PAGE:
“With the consumer becoming more educated and the availability of content on social media, we have to ensure that we’re staying relevant,” reports Craig Schoettler, vice president of beverage at Tao Group Hospitality. He suggests butterfly pea flower is one item in his mixologists’ toolbox that really presents a “wow” factor for guests. “Not everyone has seen the magic of a cocktail changing color right in front of their eyes,” states Schoettler.

Tiger Nuts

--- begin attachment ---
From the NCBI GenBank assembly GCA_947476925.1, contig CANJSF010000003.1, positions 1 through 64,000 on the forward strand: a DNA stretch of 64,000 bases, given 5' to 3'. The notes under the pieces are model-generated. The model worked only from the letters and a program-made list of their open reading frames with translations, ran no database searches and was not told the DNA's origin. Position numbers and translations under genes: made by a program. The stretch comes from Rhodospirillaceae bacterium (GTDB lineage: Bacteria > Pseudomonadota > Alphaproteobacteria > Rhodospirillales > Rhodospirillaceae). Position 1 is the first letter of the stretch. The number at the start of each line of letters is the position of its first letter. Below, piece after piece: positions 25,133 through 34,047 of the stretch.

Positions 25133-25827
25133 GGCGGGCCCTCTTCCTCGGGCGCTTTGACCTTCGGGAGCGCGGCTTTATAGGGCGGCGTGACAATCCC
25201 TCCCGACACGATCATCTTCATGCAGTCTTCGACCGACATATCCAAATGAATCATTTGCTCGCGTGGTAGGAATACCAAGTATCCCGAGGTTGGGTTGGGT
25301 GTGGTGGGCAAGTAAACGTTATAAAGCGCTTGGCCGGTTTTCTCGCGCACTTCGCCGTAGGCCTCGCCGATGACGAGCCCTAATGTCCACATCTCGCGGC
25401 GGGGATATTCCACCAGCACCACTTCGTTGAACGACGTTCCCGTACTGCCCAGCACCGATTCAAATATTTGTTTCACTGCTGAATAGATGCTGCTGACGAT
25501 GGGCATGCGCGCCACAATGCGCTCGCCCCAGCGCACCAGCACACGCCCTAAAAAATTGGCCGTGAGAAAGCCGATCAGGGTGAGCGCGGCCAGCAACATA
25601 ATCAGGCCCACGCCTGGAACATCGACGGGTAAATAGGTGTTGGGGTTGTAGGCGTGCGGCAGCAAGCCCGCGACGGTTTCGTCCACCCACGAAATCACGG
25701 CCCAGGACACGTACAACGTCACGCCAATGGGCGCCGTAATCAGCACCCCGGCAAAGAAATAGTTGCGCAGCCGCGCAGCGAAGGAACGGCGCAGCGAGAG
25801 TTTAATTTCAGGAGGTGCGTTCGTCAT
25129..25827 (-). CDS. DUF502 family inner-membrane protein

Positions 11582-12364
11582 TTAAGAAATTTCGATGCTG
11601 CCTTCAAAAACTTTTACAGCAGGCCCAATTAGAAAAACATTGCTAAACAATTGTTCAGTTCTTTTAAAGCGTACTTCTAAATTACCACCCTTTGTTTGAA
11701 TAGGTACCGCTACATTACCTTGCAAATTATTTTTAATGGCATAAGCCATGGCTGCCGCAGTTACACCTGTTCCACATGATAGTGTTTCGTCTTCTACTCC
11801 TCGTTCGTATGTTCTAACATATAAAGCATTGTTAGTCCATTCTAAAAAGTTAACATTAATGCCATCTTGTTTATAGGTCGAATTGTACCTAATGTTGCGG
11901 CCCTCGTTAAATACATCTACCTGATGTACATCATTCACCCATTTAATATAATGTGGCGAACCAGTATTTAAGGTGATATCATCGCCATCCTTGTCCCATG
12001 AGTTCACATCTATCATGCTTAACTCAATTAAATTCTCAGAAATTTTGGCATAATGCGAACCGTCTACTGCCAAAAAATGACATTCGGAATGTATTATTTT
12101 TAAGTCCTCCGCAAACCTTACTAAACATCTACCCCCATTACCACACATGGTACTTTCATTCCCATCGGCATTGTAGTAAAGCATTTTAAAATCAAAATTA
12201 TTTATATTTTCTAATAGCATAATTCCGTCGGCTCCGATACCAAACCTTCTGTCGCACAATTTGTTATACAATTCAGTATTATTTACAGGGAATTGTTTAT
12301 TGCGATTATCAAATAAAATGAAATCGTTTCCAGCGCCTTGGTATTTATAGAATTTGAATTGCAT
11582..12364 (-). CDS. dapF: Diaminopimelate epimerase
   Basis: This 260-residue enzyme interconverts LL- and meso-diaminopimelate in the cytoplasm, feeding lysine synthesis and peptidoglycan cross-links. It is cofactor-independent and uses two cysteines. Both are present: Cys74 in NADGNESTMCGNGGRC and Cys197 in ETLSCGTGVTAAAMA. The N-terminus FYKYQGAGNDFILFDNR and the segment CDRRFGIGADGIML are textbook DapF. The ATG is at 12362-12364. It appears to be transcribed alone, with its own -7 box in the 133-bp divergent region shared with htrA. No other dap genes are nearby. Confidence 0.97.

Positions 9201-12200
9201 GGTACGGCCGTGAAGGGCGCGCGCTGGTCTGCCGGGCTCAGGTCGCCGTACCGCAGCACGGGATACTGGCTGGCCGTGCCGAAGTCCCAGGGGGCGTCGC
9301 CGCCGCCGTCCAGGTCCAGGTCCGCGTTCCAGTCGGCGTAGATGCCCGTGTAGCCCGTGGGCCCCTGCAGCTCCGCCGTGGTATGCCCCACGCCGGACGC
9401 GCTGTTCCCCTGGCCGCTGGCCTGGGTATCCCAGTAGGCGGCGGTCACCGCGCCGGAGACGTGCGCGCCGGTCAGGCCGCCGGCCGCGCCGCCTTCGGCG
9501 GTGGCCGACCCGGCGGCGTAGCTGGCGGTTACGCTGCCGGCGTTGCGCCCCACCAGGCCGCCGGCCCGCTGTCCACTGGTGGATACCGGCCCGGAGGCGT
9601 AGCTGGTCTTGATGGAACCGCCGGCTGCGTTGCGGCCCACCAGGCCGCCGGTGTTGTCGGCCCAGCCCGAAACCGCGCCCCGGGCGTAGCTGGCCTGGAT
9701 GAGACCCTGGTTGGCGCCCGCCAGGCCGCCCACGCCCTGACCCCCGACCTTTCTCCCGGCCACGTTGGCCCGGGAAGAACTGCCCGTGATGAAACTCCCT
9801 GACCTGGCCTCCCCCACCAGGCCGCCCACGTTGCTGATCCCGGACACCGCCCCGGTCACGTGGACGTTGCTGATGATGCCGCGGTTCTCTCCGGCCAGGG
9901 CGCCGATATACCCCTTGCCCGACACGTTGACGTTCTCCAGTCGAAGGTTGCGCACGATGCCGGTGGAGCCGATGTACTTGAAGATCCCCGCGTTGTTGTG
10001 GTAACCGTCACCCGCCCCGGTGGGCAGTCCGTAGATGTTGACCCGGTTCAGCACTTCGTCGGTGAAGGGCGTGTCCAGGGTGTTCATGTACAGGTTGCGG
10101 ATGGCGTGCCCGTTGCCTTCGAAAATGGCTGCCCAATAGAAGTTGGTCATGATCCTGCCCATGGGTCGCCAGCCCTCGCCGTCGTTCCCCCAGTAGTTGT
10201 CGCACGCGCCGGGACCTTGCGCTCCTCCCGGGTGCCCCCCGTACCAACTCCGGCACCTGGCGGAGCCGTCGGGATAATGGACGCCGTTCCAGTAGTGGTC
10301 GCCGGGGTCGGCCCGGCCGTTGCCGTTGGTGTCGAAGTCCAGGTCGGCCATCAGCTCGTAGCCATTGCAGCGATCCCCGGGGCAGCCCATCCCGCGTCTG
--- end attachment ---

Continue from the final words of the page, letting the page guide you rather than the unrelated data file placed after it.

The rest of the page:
Technically not a nut but a tuber, dried tiger nuts (aka chufa and yellow nutsedge) are the size of small olives, but with a shriveled, mummified-like skin. The ingredient provides multiple health benefits — the fiber- and antioxidant-rich superfood is purported to lower cholesterol and boost the immune system — and its catchy name and natural sweetness make these “nuts” destined to appear on trendy restaurant menus. For cocktails, horchata (a sweet non-alcoholic tiger nut beverage popular in Spain) can be mixed with tequila or other spirits.